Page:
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Policy Commentary/Commentaire BC's Carbon Tax Shift Is Working Well after Four Years (Attention Ottawa)


  • Stewart Elgie
  • Jessica McClay


British Columbia's introduction in 2008 of a revenue-neutral carbon tax shift was controversial. This analysis compares changes in fuel consumption, greenhouse gas emissions, and gross domestic product (GDP) between British Columbia and the rest of Canada. It finds that in the four years since the tax was introduced, British Columbia's per capita consumption of fuels subject to the tax has declined by 19 percent compared to the rest of Canada. At the same time, its economy has kept pace with the rest of Canada. British Columbia's experience mirrors the European experience with carbon tax shifting and should inform the federal debate on climate change policy.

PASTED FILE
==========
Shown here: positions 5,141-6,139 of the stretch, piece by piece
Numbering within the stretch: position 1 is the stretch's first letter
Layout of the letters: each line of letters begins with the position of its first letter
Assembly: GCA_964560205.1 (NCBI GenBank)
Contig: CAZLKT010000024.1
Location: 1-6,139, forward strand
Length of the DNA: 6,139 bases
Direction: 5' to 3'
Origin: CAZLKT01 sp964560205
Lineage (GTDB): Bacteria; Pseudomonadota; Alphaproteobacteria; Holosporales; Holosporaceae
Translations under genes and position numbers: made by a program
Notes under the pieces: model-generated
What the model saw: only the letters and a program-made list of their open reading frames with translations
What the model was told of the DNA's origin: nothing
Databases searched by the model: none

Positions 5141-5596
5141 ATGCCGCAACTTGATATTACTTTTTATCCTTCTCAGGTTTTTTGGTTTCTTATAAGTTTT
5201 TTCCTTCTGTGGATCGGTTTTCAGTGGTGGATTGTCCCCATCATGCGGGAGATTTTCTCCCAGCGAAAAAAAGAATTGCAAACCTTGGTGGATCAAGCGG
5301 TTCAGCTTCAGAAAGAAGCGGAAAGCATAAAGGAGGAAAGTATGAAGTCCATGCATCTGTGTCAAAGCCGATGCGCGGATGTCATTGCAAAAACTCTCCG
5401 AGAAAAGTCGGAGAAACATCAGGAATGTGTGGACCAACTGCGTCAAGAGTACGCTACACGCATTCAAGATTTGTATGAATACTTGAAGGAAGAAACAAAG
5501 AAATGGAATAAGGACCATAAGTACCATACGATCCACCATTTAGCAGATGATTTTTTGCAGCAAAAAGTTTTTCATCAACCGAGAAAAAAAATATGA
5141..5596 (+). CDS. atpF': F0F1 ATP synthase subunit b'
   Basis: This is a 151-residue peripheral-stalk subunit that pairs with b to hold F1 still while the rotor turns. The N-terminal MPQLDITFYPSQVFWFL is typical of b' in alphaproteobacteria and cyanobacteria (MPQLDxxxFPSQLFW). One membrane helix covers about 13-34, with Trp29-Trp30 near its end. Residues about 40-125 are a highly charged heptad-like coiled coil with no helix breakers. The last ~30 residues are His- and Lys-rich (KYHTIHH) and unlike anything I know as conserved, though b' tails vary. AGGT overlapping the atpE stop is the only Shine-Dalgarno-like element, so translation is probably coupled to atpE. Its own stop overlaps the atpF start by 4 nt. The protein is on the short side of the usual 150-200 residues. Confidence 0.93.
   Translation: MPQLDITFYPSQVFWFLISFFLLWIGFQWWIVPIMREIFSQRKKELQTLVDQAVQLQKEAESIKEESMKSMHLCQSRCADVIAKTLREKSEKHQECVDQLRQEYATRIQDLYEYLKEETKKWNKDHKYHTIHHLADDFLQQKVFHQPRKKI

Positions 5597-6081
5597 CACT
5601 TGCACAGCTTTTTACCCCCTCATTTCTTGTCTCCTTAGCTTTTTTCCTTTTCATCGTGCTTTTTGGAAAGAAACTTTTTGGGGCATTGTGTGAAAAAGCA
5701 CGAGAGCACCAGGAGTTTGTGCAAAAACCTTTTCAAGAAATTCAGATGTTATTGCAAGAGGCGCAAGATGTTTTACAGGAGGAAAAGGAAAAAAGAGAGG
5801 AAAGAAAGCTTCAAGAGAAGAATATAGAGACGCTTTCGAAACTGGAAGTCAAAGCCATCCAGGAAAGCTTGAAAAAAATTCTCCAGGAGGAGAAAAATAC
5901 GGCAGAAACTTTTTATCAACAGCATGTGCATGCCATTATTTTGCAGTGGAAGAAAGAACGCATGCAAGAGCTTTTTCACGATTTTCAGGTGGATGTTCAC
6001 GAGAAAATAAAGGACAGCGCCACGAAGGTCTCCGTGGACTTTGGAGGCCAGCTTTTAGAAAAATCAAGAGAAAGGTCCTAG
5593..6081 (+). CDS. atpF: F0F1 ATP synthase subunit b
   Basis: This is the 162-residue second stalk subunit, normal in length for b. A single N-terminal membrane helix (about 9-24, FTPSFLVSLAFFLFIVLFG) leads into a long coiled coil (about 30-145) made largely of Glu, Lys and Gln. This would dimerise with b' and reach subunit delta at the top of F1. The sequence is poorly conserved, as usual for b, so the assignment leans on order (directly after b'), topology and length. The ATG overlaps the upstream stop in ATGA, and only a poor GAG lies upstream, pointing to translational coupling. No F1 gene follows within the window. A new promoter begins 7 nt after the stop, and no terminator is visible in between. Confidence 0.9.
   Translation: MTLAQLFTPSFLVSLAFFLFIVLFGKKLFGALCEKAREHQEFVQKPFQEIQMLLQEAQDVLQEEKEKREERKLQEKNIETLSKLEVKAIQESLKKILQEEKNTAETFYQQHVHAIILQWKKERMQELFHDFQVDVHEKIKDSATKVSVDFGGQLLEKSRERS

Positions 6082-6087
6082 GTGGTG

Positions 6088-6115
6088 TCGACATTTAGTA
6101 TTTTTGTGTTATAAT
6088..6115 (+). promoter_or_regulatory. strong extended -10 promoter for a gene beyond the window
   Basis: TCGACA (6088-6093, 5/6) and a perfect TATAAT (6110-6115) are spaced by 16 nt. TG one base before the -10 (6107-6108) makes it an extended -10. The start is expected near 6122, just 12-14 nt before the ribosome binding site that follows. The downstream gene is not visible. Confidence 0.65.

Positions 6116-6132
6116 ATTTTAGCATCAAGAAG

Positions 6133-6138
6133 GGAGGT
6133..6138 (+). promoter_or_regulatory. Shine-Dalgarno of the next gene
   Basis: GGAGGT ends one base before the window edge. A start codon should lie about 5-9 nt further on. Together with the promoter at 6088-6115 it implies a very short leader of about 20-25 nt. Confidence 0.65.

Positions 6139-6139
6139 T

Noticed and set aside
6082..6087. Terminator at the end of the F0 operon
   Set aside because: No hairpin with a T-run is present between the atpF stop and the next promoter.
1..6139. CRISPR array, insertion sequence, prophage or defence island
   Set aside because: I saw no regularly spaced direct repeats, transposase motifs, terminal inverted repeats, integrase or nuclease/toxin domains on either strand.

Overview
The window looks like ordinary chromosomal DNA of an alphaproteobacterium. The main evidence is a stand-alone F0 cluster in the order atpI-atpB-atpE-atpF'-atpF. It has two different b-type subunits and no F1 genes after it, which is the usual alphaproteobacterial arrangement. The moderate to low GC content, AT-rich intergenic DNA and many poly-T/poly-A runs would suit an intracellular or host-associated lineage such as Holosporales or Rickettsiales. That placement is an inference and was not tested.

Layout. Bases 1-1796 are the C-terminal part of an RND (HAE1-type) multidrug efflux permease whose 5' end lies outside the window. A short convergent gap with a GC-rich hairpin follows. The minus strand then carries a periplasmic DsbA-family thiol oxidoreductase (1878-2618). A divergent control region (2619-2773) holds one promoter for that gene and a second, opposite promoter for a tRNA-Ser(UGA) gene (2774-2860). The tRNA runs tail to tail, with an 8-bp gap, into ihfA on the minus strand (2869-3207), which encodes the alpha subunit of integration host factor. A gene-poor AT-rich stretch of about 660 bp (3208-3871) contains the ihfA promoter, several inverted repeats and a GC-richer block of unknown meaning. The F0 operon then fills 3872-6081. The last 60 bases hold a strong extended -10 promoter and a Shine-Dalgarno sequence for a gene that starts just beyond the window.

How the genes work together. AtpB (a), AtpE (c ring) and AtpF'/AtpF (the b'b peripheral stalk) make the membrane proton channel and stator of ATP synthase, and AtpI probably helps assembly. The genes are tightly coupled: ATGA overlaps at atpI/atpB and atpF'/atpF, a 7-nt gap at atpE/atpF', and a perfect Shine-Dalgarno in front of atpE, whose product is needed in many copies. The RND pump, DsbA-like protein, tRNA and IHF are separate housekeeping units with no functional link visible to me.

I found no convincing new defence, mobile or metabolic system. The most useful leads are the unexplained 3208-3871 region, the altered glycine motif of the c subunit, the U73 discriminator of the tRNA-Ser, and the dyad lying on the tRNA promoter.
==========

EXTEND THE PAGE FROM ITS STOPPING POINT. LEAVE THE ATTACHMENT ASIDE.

Suggested Citation

  • Stewart Elgie & Jessica McClay, 2013. "Policy Commentary/Commentaire BC's Carbon Tax Shift Is Working Well after Four Years (Attention Ottawa)," Canadian Public Policy, University of Toronto Press, vol. 39(s2), pages 1-10, August.
  • Handle: RePEc:cpp:issued:v:39:y:2013:i:s2:p:1-10

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    Cited by:

    1. Beck, Marisa & Rivers, Nicholas & Wigle, Randall & Yonezawa, Hidemichi, 2015. "Carbon tax and revenue recycling: Impacts on households in British Columbia," Resource and Energy Economics, Elsevier, vol. 41(C), pages 40-69.
    2. repec:eee:jeeman:v:83:y:2017:i:c:p:197-216 is not listed on IDEAS
    3. Murray, Brian & Rivers, Nicholas, 2015. "British Columbia’s revenue-neutral carbon tax: A review of the latest “grand experiment” in environmental policy," Energy Policy, Elsevier, vol. 86(C), pages 674-683.
    4. repec:eee:jeeman:v:89:y:2018:i:c:p:136-152 is not listed on IDEAS

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